The club took part in the RSGB IOTA contest as we have done since 1998 from the Island of Tiree – IOTA Reference EU008. The logs have been checked for mistypes and general logging mistakes before it was finally submitted. It can be quite amazing the difference of doing these checks before submission on how much your actual score can change. Sometimes it goes in the negative i.e. we lose points but often it goes positive and we gain points, the bottom line it is well worth doing. The log entry is in my opinion one of the main important aspects of any contest. It is why you took part and that is to submit the best score you possibly can…. Strange as how many contesters dismiss the checking off their logs!!!! This year due to rule changes checking had to be more stringent especially for the new rule of 6 Band or Mode changes in the hour. The description in the rules is certainly not clear and it caused quite a debate on its interpretation. At the end of the day we came to an agreement and that is what we worked too. Contest Information 2272 QSO’s logged which include DUPES (2252 Actual QSOs and 20 Dupes) Contest : Callsign : Mode : Category : Transmitter (MM) Overlay : Band(s) : Class : Zone/State/... : Locator : Operating time :
Scores after checking…. BAND SSB/IOTA CW/IOTA POINTS AVG ---------------------------------------80 207 41 13 12 2210 10.05 40 686 74 20 19 6970 9.87 20 761 91 15 15 5650 7.28 15 399 55 13 13 3090 7.50 10 134 16 2 2 870 6.40 ---------------------------------------TOTAL 2187 277 63 61 18790 8.35 ======================================== TOTAL SCORE : 6 351 020 We have ended up with more points after checking so we now await and see how it all checks out and where we end up in the contest. Personally I am really pleased with our effort this year so well done to everyone who took part. Bob GM4UYZ
IOTA Contest GM2T MIXED Multi Operator - Multi
--All bands (AB) High Power (HP) EU8 IO66OM 23h59
BAND SSB/IOTA CW/IOTA POINTS AVG ---------------------------------------80 207 41 13 12 2210 10.05 40 686 75 20 19 6945 9.84 20 762 90 15 15 5645 7.27 15 400 53 13 13 3080 7.46 10 134 16 2 2 870 6.40 ---------------------------------------TOTAL 2189 275 63 61 18750 8.33 ======================================== TOTAL SCORE : 6 300 000 Dupes are not included in QSO counts neither avg calculations Operators : GM4UYZ MM0GZA MM0JXI MM0DXC MM0VTV MM0VPR MM0JXI MM0SEN MM0INS GM4GZW M0RNR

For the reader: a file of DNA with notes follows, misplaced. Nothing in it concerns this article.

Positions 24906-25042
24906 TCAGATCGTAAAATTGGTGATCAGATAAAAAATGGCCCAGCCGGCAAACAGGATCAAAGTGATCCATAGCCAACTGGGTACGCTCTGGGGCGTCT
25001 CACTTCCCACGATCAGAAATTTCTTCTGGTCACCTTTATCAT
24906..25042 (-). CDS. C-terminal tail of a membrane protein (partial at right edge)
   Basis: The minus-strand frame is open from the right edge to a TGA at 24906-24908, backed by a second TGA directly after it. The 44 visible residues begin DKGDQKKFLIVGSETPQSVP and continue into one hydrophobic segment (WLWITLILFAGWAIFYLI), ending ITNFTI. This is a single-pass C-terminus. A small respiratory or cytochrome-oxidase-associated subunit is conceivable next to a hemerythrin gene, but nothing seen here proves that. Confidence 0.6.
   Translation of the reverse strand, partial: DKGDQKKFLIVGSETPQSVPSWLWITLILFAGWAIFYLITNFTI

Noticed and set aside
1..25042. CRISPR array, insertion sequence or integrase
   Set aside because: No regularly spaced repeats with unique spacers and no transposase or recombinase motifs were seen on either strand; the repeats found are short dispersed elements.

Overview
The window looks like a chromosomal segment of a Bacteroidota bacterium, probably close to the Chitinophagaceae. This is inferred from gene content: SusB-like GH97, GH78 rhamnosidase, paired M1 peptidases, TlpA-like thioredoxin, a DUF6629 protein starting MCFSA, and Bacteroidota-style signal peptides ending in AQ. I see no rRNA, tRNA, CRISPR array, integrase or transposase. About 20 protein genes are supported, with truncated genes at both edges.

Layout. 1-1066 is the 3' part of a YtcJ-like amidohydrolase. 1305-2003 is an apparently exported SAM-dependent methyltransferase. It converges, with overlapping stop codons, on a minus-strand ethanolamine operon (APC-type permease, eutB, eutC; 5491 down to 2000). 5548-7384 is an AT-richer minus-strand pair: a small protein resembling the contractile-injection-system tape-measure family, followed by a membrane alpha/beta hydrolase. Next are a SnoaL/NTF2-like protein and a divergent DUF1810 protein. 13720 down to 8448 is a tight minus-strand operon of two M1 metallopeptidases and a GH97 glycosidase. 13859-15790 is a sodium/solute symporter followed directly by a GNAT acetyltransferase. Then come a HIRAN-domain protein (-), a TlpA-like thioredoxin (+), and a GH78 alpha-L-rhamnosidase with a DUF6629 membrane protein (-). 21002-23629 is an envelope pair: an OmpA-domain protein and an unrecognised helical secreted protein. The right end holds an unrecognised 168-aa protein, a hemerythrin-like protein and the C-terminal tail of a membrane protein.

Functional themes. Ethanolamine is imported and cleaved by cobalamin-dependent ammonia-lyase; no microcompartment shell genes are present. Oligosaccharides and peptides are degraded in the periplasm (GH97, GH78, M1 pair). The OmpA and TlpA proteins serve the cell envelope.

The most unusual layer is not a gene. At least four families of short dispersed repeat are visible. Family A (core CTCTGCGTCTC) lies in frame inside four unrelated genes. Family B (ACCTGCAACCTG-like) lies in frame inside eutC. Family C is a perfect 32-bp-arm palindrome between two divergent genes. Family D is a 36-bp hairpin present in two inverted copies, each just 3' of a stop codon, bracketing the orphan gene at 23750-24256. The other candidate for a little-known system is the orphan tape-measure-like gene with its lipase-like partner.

Thanks to the sterling work by M0RNR, our club has been added to the excellent Clublog system developed by Michael Wells G7VJR. www.clublog.org The system allows members to upload their logs in ADIF format and have them displayed in a table with all the other club members. Clublog also has great facilities for tracking your DXCC status etc so is well worth taking the time to register and get your log uploaded. To update your log with the next set of contacts (SSB, CW or Data) you can simply upload your whole log again and the system will take care of the duplicates. Alternatively you can export the bits you want from your own log and just upload that. The tables we’ll publish here will be the club, filtered by the current year, so everyone starts a new year at 0 contacts. Due to several amateurs across the world accidentally adding themselves to the CPSARC tables, we now approve all additions which might take a day or two.
This year the weather for our Junk Night was absolutely excellent so no complaints on that front as we couldn’t have asked for more. The worry before this sort of event is will people turn up; glad to say I wasn’t disappointed.
ing times by 30 minutes. Did it have an effect, it really was hard to say but personally I don’t think it did.
The numbers that came via the door this year were down on the 2012 numbers from 138 to 130. Glad to see that this year both Radcom and Practical Wireless both advertised our night which I think helps immensely. I did do a quick search through the RSGB Yearbook for 2013 and emailed all the club secretaries within a 150 mile radius so I really don’t know if it was successful or not. For those of you interested in statistics then numbers that have come through the door on each junk night are as follows: 1994
Looking around the hall this year, the number of people there looked very constant all evening and the normal thinning out at about 20:30 did happen this year. Those who stayed were all eagerly awaiting the raffle being drawn, any way tremendous to see everyone. Again this year I received a few compliments about our Junk Night and a sample are “Tremendous Friendly Atmosphere”, and “Well run night congratulations to you all, keep it up”. Personally on hearing these it makes all the hard work really worthwhile.
The best we have ever achieved is in 2003 with 176 through the door and the least in 2009 with 127.
Carol and Calum who now run the Tennamast business were not available due to holidays but before they went they sent me across the This year due the Community Centre changing Tennamast Trophy for the PW 2M QRP presentheir opening times plus the high extra cost of tation. Scott, Bill and Betty of Jaycee continued running past the closing time the vent times to give us their support on the evening plus as were changed from 18:30 to 21:30 to 18:00 to (Continued on page 7) 19:00, basically moving the starting and endFor a Friday night event we certainly cannot complain, so long may it continue.
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normal handed in a raffle prize Other’s donated prizes and to them I am also eternally grateful for their donations to our Raffle and food for the kitchen